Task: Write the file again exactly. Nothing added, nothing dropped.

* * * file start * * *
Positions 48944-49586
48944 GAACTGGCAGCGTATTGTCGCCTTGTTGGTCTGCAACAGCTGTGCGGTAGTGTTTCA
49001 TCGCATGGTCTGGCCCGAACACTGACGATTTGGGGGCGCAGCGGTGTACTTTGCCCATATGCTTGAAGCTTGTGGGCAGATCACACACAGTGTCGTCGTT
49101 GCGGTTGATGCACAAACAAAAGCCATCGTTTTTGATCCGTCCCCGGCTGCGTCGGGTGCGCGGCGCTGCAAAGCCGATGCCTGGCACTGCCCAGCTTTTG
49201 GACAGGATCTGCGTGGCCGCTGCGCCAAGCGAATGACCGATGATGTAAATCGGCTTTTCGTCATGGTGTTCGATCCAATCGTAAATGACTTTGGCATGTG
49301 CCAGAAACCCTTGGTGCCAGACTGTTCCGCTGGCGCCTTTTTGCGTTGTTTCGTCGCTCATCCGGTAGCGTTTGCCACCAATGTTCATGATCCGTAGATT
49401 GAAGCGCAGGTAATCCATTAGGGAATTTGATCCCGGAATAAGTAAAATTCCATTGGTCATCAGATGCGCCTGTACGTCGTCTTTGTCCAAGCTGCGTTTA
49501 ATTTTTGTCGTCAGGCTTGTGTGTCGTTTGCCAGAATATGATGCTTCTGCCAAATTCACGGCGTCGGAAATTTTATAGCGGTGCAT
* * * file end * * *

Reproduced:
Positions 48944-49586
48944 GAACTGGCAGCGTATTGTCGCCTTGTTGGTCTGCAACAGCTGTGCGGTAGTGTTTCA
49001 TCGCATGGTCTGGCCCGAACACTGACGATTTGGGGGCGCAGCGGTGTACTTTGCCCATATGCTTGAAGCTTGTGGGCAGATCACACACAGTGTCGTCGTT
49101 GCGGTTGATGCACAAACAAAAGCCATCGTTTTTGATCCGTCCCCGGCTGCGTCGGGTGCGCGGCGCTGCAAAGCCGATGCCTGGCACTGCCCAGCTTTTG
49201 GACAGGATCTGCGTGGCCGCTGCGCCAAGCGAATGACCGATGATGTAAATCGGCTTTTCGTCATGGTGTTCGATCCAATCGTAAATGACTTTGGCATGTG
49301 CCAGAAACCCTTGGTGCCAGACTGTTCCGCTGGCGCCTTTTTGCGTTGTTTCGTCGCTCATCCGGTAGCGTTTGCCACCAATGTTCATGATCCGTAGATT
49401 GAAGCGCAGGTAATCCATTAGGGAATTTGATCCCGGAATAAGTAAAATTCCATTGGTCATCAGATGCGCCTGTACGTCGTCTTTGTCCAAGCTGCGTTTA
49501 ATTTTTGTCGTCAGGCTTGTGTGTCGTTTGCCAGAATATGATGCTTCTGCCAAATTCACGGCGTCGGAAATTTTATAGCGGTGCAT